Updated: Nov 7, 2022
When we think of today’s youth, we worry about the dangers of drugs, speed driving, texting while driving, etc. House fire caused by a dryer’s clogged vent is not among these, but unfortunately, it happened two years ago to 16-year-old Saylor Johnson of Harrisonville Missouri. Today, her grandparents are working with home inspectors to educate the public about the dangers of not cleaning your dryer’s vent. It happened to them, it could happen to us.
I can’t even remember when I first learned to clean out the lint after every use of the clothes dryer. Mom was a “worry wart” when it came to safety so that is where I get my sense of caution. Knowing that things happen is probably what got me interested to take the occupational safety course with OSHA and later to become a certified water and fire damage restoration specialist. Although about 30% of our restoration calls were for fires, I can’t say that I ever encountered a fire damaged home that was the result of a clogged dryer vent. Although I have been told that this does happen, so I decided to do a bit of research to find out how often this really happens.
According to one FEMA report from the US Fire Administration (data is the average over three years from 2008 to 2010), there were 2,900 homes clothes dryer fires each year that caused 5 deaths, 100 injuries and 35 million dollars of property damage. Now only a fraction of those fires was caused from the failure to clean out the ventilation ducting, less than 1/3. My new home might well have been future studies because when I ran the brush through, I got half a kitchen trash liner full of compacted lint free from the ducting. I couldn’t believe how much was in there. Apparently, the previous owners had never cleaned the ducts. They were fortunate not to have been fire victims.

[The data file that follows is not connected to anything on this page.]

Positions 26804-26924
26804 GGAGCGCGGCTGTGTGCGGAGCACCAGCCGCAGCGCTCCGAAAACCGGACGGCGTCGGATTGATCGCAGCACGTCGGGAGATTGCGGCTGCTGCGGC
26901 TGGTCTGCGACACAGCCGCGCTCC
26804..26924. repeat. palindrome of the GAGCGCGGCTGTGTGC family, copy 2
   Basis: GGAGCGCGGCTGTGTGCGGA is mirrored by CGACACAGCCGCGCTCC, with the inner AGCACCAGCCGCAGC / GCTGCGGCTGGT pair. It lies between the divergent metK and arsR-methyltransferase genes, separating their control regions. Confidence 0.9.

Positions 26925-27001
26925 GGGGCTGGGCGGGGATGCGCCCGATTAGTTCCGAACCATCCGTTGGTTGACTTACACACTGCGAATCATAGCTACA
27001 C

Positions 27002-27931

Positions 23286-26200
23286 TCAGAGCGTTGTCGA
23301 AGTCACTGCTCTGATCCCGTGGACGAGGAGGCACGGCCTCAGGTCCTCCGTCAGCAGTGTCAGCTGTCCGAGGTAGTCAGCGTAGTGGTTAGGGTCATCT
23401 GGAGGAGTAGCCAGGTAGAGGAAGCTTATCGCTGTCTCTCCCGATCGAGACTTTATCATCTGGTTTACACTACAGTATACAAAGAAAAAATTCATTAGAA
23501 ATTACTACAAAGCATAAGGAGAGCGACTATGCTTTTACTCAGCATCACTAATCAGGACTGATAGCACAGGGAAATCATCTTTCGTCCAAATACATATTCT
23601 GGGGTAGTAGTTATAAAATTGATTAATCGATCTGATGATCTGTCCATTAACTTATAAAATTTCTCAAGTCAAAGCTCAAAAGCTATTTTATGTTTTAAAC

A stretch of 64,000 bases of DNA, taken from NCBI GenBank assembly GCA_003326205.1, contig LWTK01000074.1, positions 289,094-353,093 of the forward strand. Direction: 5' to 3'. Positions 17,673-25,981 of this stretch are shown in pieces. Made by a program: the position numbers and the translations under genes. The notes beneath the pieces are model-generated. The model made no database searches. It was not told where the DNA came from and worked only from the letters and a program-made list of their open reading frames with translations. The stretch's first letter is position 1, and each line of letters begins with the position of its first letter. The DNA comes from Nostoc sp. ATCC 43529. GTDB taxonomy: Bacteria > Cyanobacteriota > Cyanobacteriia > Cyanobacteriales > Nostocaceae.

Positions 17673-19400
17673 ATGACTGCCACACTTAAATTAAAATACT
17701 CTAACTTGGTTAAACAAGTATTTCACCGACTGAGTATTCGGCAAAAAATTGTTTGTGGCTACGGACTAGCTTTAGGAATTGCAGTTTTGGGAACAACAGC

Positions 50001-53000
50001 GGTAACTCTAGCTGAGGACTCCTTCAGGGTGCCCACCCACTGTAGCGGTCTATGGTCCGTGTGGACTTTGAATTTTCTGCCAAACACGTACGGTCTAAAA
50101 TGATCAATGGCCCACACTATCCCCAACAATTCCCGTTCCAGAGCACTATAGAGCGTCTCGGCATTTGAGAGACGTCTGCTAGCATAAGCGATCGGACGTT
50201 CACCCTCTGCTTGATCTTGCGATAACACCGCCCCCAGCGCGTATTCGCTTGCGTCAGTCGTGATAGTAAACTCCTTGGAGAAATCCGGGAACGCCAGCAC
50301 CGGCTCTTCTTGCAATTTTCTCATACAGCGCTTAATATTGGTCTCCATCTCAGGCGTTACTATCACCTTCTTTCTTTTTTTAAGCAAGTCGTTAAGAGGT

What I found unexpected and a bit unnerving about the fire report was that the largest risk of fire is operational deficiency 46.6 % (I decided to buy a brand-new dryer). Other mechanical failure and electrical malfunction accounted for the remaining fires. Another fact reported was that smoke alarms were operational in 66% of all cases.
So my take away is that first we need to clean out those vents. When I had our full-service company, we did a lot of carpet and upholstery cleaning up in Ludington. I didn’t jump on the bandwagon when it came to air duct cleaning. The HVAC people have furnished their systems with decent filters that under normal circumstances do a fine job. Carpet itself acts as a filter for the air. I just didn’t see that duct cleaning is all that necessary, unless there is a mold or odor problem in the home. But dryer vent cleaning, like chimney cleaning for active fireplaces, is a must-do on the home maintenance list.
The second thing is using your calendar to remind you to check your smoke alarms each month. A 33% failure rate is just an unacceptable risk. Finally install an “ABC” fire extinguisher near the entrance of the laundry room. Remember you need the type that handles electrical (C) as well as Trash, wood, paper (A) and liquids (B).
I am going to be training my people to provide clothes dryer vent cleaning. The cost is going to be $160.00 for most homes.